Linguistic Disability: Not an Excuse?
The Real Expert
In reaction to a recent article by Daniel Pipes at National Review Online, "Arabist Snobs: Languages are helpful, but don’t guarantee good analysis" (November 22, 2011), a dispute broke out over at the Marmot's Hole concerning the necessity of knowing the language of a country before passing oneself off as an expert, with some commenters implying that without knowledge of the language, an individual would have almost nothing of value to say, and suggesting that anyone who's lived in Korea for a decade or more really has no excuse for not knowing the language. Being one of those without excuse for my linguistic ignorance, I chose to take up the gauntlet, and wrote:
Some of us came to Korea at an older age, are very busy with work, and perhaps have little talent for learning foreign languages.My friend Hamel, who is brilliant at languages and speaks flawless Korean, responded:
That describes me.
Of course, I don't claim to be a Korea expert . . . though after being with a Korean woman for nearly twenty years, living constantly in Korea for over ten years, teaching Korean students almost daily for over ten years, reading about Korean issues daily for over ten years, working with my wife as a translation team for articles and books from Korean into English for nearly ten years, and serving off and on as a Daesan Foundation judge concerning the literary quality of translated Korean literature for about five years, among other things, I might occasionally venture an opinion about Korea.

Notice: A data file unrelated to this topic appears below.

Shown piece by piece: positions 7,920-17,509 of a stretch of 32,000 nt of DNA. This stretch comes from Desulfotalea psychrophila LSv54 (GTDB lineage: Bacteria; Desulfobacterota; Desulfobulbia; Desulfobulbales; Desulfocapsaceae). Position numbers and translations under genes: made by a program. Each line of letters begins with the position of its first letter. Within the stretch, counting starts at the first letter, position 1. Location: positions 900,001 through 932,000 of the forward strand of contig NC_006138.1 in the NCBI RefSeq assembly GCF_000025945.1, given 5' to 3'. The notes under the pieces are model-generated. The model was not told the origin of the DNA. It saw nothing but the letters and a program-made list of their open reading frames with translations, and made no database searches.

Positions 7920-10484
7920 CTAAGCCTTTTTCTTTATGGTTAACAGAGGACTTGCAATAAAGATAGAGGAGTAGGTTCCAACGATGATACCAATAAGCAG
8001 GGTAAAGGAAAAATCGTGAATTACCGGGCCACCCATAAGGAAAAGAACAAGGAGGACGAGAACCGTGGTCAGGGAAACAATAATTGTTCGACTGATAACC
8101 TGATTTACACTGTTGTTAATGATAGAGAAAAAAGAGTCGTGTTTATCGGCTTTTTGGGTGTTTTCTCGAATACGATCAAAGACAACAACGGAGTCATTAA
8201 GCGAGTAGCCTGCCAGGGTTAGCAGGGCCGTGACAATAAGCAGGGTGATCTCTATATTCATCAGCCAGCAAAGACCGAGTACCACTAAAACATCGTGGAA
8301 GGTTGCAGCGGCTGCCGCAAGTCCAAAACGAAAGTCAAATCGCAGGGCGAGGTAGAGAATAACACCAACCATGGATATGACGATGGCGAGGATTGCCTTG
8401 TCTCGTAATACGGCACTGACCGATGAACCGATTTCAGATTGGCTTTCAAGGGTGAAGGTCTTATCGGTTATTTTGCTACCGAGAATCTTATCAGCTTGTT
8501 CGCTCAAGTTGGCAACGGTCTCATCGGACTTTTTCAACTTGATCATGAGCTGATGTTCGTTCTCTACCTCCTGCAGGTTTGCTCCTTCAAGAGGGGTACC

I'd also add that if we were to limit ourselves to expressing opinions only upon topics that we’ve studied deeply enough to be considered experts, we wouldn't have much to say, nor would there be much intercommunication across boundaries of expertise.
[I]t might not be unreasonable to expect that [such] a person would know more than taxi/supermarket Korean.I replied:
Hamel, just read the first part again:I don't doubt that those individuals with great linguistic ability, who can pick up a language within a year or so, are baffled at those of us who can't learn a language without years of intensive work, but there it is.
"Some of us came to Korea at an older age, are very busy with work, and perhaps have little talent for learning foreign languages.
That describes me."
Those of you with a gift for foreign languages simply have no experience with how difficult learning a foreign language can be for some of us.
You object that "it might not be unreasonable to expect that a person would know more than taxi/supermarket Korean."
Perhaps not, but life is not always reasonable, nor are talents reasonably distributed across populations.
Just try to imagine something for which you have no talent and which you find deeply frustrating. Perhaps math or chemistry or analytic philosophy. Could you master it? Perhaps . . . if you made it your consuming passion. But doing so would require all your time and energy.
For some of us, learning a foreign language is like that.
I'll just have to keep relying on Google Translate . . . and on Sun-Ae, my beloved Wortschatz.
Labels: Korean Language